Mary Karr’s Cherry is a memoir about becoming a teenager. As the book progresses and she gets older, she finds herself in that position that all teenagers find themselves in at one point or another: she’s responsible for her actions, but outside of them as well, the things she does are not her, but she’s doing them so they are. It’s a beautiful way of writing about uncontrollable change. Toward the end of the book, she’s attending a sort of bizarre spiritual retreat and is not comfortable with it. She writes:
“As an adult, it will stun you that most bizarre encounters with virtual strangers from this period could have ended by your simply leaving, walking away…”
Here, Karr completely decimates the concept of being trapped in the life you have. Illustrating that to change (though not always for the better) all you have to do is separate yourself.
The germs of this idea come during our teenage years, but they so rarely (this time probably for the better) manifest in any tangible way. The reason I bring all this up, is that last week as I was writing about No Age’s Weirdo Rippers, an album that seems to provide an antidote for feeling trapped (or, at least, a temporary escape), I started thinking about how, as a teenager everything is so huge. So world ending. We are all basically just balls of greasy hormones bouncing off all these walls we just figured out were even there. We’re trapped in our own stupid prisons, making idiotic mistakes that are probably closer to escape attempts than actual “bad” decisions. These are the years that we figure out we’re becoming defined people and we’re not ready to be them. We encounter shifty characters in parks, drug dealers, 13-year-olds that have somehow already been to rehab, car thieves and already lost geniuses. We follow complete strangers into weird situations because of boredom. We pick up mostly smoked cigarettes from ashtrays and smoke them, or we make fun of the people that do. It never occurs to us that we don’t want to know them, or that we absolutely want to know them, or that we are them. Being a kid is still too close.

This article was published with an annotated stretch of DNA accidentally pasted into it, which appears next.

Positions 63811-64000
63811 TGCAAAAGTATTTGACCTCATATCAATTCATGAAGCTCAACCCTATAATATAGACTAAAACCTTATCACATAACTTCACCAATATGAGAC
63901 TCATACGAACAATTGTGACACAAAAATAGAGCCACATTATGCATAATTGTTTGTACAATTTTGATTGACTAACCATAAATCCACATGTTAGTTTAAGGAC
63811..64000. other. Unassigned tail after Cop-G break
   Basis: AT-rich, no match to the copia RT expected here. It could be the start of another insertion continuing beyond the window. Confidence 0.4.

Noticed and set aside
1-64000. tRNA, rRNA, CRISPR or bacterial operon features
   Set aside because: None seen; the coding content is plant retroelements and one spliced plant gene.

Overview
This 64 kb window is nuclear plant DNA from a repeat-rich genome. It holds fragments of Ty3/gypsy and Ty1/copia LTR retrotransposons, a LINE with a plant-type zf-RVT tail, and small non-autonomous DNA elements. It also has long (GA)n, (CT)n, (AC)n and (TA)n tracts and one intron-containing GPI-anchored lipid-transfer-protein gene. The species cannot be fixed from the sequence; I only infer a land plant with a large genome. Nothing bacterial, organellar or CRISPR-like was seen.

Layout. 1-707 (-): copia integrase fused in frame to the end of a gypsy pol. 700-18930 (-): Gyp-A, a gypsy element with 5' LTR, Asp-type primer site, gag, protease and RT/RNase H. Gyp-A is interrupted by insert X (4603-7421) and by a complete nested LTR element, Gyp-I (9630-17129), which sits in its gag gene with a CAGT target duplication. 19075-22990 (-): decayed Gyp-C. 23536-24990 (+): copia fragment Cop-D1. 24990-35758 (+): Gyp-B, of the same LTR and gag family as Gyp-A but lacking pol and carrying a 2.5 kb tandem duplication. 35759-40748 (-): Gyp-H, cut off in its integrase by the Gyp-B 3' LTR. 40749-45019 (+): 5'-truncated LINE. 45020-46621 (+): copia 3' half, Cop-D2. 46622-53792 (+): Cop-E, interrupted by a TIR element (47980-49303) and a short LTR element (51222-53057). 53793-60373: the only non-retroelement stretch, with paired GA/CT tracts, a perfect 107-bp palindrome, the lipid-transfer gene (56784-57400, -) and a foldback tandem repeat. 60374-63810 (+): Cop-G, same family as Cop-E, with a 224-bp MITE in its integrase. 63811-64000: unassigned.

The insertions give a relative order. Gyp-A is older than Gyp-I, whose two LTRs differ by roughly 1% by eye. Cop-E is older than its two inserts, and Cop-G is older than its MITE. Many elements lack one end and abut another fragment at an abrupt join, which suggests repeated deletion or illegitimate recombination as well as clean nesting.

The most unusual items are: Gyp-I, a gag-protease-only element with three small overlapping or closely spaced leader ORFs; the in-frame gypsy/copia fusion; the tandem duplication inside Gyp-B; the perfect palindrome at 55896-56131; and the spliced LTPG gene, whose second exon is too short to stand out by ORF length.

In that sense Manchester’s WU LYF are the soundtrack to those years of small apocalyptic moments. Their one album (they broke up not long after its release, though frontman Ellery James Roberts has lately been carrying the torch with his solo music) Go Tell Fire To The Mountain sounds like the last thing to be recorded before the end of the world, it’s filled with elliptical references to friendship (“We Bros”) and plenty of references to fire. Riffs appear as slight variations of themselves, organs sound somber and heavy and the drums crack like thunder under Roberts’ vocals, which are ragged and often unintelligible, but somehow always joyful too.
Being a teenager means that your world is tiny. Everything is new, but you have to pretend it isn’t. A breakup is the end of the world until it’s not anymore. Every idea you have is brilliant, every piece of art you make is the best piece of art you’ve made yet. WU LYF tap into this by making a record that acts as a statement piece. The band rarely conducted interviews, seemed to never perform with shirts on and before they’d even released any music, they had a rabid following breathlessly anticipating every move they made.
Their greatest trick, in a sense, was making an album that wasn’t actually weird, wasn’t hard to listen to and dealt with direct emotional sentiment in a visceral way. At the time, it felt like everyone who cared was always trying to peer behind the curtain of WU LYF, but maybe there just wasn’t anything back there.
I don’t mean to say their music is empty. It’s not. “We Bros” tapped into a particular kind of masculine camaraderie so well that every time I listen to it, it makes me examine every friendship I have from a new angle. The one-two punch of “Dirt” followed by “Concrete Gold” is all orange hues and crashing cymbals. There are points in “Concrete Gold” where the music sounds thick enough to roll around in your mouth.
What I mean is that maybe, despite all the mystery and build up and subsequent flame out, Go Tell Fire To The Mountain is a pop album unafraid to be a pop album. Its motives are pure. Sometimes, when you’re a teenager, you’re nice just to be nice, or you’re a huge asshole just because it’s what you feel like being. It’s not a sustainable thing, and as you get older, life takes on so much more. Go Tell Fire To The Mountain is what it is, until the moment it becomes complicated enough to be something else.